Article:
On Friday, American Security Project Research Fellow Courtney Manning and ASP Chief Operating Officer Matthew Wallin hosted a public webinar on the results of ASP’s most recent white paper, “Combating Military Obesity: Stigma’s Persistent Impact on Operational Readiness.” The one-hour session reviewed the research underpinning military obesity and provided an opportunity for audience members across the civilian, military, and nonprofit space to ask pressing and urgent questions about the state of the military obesity crisis.
Beginning with an overview of the military recruiting environment, Ms. Manning outlined two avenues to reverse the nearly 50% decline in U.S. military applications between 1977 and 2023: attracting highly qualified applicants and getting willing applicants physically fit enough for active duty service. Increasing propensity to serve includes offering competitive pay and benefits, providing entry-level jobs in highly regarded industries, and promoting military service as a civic duty in schools. These initiatives do not, however, solve the #1 leading disqualifier of military applicants: obesity. If interested individuals do not meet the physical standards for enlistment due to exceeding weight-for-height standards, they are barred from service until they lose weight or receive a waiver that allows them to enlist while overweight.
Ms. Manning highlighted that while recruitment issues could be solved, short-term solutions to get military personnel through the door can worsen health and readiness down the line. For example, the Future Soldier Preparatory Course was introduced in 2019 to give eligible applicants the chance to lose weight before boot camp in a controlled environment. While over 95% of program participants graduate into active duty by losing 2% of their body weight on average, the unsustainability of crash diets leads obesity rates to skyrocket across the services shortly after enlistment. She urged that more sustainable weight management initiatives are needed to maintain fitness throughout a service member’s entire career, not just before and during boot camp.
Obesity within the military is a pressing readiness crisis, with an estimated 21% of all active duty service members meeting the clinical standard for obesity. Ms. Manning broke down these numbers to highlight what obesity in the military looks like now and what additional data is needed to form policy prescriptions. According to Ms. Manning, “While it may lead to short-term cost savings, the military’s ‘get tough’ attitude of the past thirty years has only increased the $1.5 billion in annual obesity-related healthcare costs shouldered by taxpayers. It’s obvious that new strategies are needed, and thankfully, the science has caught up to where we have those strategies.”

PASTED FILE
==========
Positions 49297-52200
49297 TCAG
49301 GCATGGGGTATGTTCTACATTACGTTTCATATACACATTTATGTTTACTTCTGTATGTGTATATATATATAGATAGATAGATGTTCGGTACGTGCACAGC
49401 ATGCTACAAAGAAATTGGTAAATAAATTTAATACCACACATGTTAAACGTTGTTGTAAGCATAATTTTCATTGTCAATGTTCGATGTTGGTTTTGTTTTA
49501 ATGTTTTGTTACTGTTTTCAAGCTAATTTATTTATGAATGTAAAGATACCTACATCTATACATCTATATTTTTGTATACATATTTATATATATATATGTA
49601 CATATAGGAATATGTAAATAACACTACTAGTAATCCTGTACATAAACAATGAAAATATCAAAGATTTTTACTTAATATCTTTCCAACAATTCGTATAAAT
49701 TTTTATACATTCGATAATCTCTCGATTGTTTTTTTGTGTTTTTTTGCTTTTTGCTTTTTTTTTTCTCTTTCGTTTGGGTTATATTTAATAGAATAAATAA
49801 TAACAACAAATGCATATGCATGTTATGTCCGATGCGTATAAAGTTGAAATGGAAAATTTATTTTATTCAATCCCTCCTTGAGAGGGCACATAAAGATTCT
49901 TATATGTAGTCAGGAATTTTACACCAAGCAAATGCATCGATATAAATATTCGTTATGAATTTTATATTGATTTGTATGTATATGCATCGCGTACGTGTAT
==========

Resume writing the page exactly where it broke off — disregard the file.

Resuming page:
Resolving the military obesity crisis starts by changing how obesity is identified and treated across the Department of Defense. For 99% of individuals, a BMI recording of 30 indicates that service members need to see a doctor or obesity specialist. Once these service members are evaluated by a medical professional, which involves advanced body composition analysis or a blood test costing as little as $30, they should be allowed to stay in service while being given early interventions such as a diet and exercise routine, heart rate monitoring, blood thinners, or other medical treatments as determined by their doctor. Right now, less than 7% of service members with pre-diabetes indicators are being treated for these conditions; if every service member with pre-diabetes indicators received a referral to a healthcare professional, diabetes rates in the U.S. Armed Forces could decline as much as 56%, saving hundreds of millions in annual healthcare costs.
At the conclusion of her presentation, Ms. Manning emphasized that there is no one-size-fits-all solution to military weight management. Some cases of obesity are genetic, while others are behavioral or hormonal. Most are a combination of factors, and few cases of obesity can be treated with willpower or personal discipline alone. Therefore, ensuring adequate access to medical treatment should come before enforcing administrative sanctions or separating troops for obesity. By looking at the structural factors causing individuals to gain more weight the longer they stay on active duty, the Department of Defense can treat the systemic issues causing weight gain and assist individual service members with getting back into the physical condition they need to be in to properly defend our nation in a national security crisis.